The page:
Comprehensive Dental Care
Comprehensive dental exams including providing you, the parents, important information to keep your child’s teeth healthy and strong.
During your child’s exam, the dentist will thoroughly examine your child’s teeth and gums for signs of tooth decay, gum disease, and other health problems. The dentist may also wants to take X-rays to see what is happening beneath the surface of the teeth and gums. Whether these X-rays are traditional or digital, the images provided will help the dentist discover dental issues not visible to the naked eye.
THE TYPICAL FIRST DENTAL APPOINTMENT
Include one or more of the following:
- A gentle but thorough examination of the teeth, jaw, bite, gums, and oral tissues to monitor growth and development and observe any problem areas such as thumb-sucking.
- A gentle cleaning, which includes polishing teeth and removing any plaque, tartar build-up and stains.
- X-rays as needed
- A demonstration of proper dental hygiene and oral health instruction.
- Topical fluoride.
Preventive dental care is important throughout life, especially at a young age
By practicing good oral hygiene at home and scheduling regular checkups with the dentist, your child can help keep her smile bright and healthy for many years to come.
At The Tooth Fairy HQ we use:
Dental X-rays detect much more than cavities. They may be taken to survey erupting teeth, diagnose bone disease, evaluate the results of an injury, or plan orthodontic treatment. X-rays allow dentists to diagnose and treat conditions that cannot be detected during a clinical examination.
In general, children need X-rays more often than adults. Their mouths grow and change rapidly. Their teeth are more susceptible to tooth decay than adults. For high caries risk patients, the American Academy of Pediatric Dentistry recommends X-rays every six months to one year. Children with a low risk of tooth decay may require X-rays less frequently.
How safe are Dental X-rays?
Pediatric dentists are particularly careful to minimize the exposure of child patients to radiation. With contemporary safeguards, like lead aprons, high speed film, digital X-rays, and thyroid collars, the amount of radiation received in a dental X-ray is extremely low. In fact, X-rays represent a far smaller risk than undetected and untreated dental problems.
Will X-rays be taken routinely?
X-rays are recommended only when necessary to evaluate and monitor your child’s oral health. The frequency of X-rays is prescribed by your pediatric dentist and based on your child’s individual needs. We follow the American Academy of Pediatric Dentistry’s guidelines based on your child’s caries risk assessment when taking cavity detecting X-rays at your child’s hygiene appointment.
Tooth enamel is the outer protective layer of each tooth.
Dentists provide professional fluoride treatments in the form of a highly concentrated rinse, foam, gel or varnish. The treatment may be applied with a swab, brush, tray, or mouthwash.
These treatments have much more fluoride than what’s in your water or toothpaste. They only take a few minutes to apply and your child may be asked to avoid eating or drinking for one hour after the treatment so the fluoride can fully absorb.
Always give your child’ s dentist his/her full health history so the dentist can choose the right treatment for your child.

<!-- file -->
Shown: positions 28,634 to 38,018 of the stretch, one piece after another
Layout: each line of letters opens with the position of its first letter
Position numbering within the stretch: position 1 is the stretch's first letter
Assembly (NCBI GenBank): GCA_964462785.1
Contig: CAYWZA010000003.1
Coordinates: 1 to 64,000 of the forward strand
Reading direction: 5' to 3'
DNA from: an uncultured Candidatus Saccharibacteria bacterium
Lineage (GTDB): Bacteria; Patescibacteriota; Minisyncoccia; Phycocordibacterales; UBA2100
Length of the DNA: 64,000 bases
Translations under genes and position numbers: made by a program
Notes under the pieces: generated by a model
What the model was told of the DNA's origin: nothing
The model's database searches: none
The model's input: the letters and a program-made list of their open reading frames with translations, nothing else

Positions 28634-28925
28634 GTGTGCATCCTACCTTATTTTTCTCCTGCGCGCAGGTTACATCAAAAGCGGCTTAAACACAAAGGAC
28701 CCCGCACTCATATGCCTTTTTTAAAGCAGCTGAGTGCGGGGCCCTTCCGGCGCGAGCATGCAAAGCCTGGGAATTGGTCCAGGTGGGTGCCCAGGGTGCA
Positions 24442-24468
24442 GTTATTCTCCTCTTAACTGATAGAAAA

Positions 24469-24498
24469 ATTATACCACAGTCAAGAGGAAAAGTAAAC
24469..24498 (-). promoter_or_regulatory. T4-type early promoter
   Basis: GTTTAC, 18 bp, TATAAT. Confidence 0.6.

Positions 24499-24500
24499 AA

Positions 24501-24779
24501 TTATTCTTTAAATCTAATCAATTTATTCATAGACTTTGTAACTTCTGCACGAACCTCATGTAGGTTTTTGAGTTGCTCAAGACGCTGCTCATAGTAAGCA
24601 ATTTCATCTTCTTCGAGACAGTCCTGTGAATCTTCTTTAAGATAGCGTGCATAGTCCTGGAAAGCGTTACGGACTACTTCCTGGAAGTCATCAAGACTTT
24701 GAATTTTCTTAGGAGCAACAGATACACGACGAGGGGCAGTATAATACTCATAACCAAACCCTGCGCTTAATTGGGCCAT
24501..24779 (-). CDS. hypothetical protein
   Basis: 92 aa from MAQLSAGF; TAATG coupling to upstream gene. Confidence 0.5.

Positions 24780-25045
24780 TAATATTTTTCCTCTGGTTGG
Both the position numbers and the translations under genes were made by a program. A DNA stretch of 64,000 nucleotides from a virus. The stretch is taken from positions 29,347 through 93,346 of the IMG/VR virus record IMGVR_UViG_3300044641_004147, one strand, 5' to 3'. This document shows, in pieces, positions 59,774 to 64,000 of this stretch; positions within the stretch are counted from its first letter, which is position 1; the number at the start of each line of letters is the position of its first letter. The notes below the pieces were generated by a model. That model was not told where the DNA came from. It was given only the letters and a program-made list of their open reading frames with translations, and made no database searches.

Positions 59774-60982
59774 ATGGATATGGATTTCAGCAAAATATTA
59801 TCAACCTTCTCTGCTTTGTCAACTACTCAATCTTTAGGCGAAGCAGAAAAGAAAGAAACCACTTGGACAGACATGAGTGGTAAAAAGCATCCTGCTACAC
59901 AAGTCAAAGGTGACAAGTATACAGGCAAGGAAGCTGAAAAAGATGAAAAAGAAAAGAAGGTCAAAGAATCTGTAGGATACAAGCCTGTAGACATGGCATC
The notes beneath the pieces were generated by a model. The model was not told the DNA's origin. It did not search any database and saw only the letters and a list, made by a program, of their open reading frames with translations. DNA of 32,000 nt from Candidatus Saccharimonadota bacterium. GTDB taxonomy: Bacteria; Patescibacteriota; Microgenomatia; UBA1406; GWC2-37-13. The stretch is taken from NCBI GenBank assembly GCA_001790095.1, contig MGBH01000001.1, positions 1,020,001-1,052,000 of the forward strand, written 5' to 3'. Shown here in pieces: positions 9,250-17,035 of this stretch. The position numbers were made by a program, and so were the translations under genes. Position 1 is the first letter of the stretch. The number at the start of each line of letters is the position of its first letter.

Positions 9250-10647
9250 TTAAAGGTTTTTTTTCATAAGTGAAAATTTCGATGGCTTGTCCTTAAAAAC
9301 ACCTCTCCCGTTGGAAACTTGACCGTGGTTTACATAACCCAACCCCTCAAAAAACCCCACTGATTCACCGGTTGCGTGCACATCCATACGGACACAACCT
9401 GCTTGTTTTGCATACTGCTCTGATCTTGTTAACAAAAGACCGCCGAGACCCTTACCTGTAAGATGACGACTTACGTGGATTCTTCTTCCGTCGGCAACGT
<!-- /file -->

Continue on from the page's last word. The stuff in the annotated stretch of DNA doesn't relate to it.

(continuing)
Fluoride is a natural mineral that can strengthen tooth enamel that builds strong teeth and prevents cavities and it’s been an essential oral health treatment for decades.
Fluoride treatments can best help prevent decay when a child is also brushing using the right amount of toothpaste with fluoride, flossing regularly, getting regular dental care, and eating a healthy diet.
Fluoride is safe and used by dentists all over the world to help prevent tooth decay in children.
Fluoride supports healthy tooth enamel and fights the bacteria that harm teeth and gums. It can help prevent tooth decay, slow it down, or stop it from getting worse. Keep in mind that fluoride treatments cannot completely prevent cavities.
Dental sealants are thin, plastic, protective coatings a dentist places on the chewing surfaces of your child’s molars (back teeth). They fill the deep grooves that are hard for children to properly clean by brushing. These grooves are where harmful bacteria like to hide and cavities are most common. The protective layer added by dental sealants helps prevent up to 80% of cavities.
BPA, or Bisphenol A, is a common chemical found in many plastic products. Dental sealants are plastic and contain extremely low levels of BPA. According to the American Dental Association, we’re exposed to 100x more BPA by simply breathing than what’s contained in dental sealants.
Preventing Problems Before They Start
The health of your child’s teeth and mouth is very important to the well-being of his or her entire body, and while routine brushing and flossing at home is necessary to keep your child’s smile looking its best, visiting the dentist for a comprehensive exam and cleaning is essential. The American Dental Association recommends that your child visit the dentist every six months to ensure his or her teeth stay healthy and smile stays beautiful.
By routinely seeing the dentist for exams and cleanings, your child can:
- Prevent tooth decay, gum disease, and bad breath
- Avoid costly and extensive dental procedures
- Have white teeth by reducing staining from food and drinks
- Shorten the time spent in the dentist’s office
- Have a smile that will last a lifetime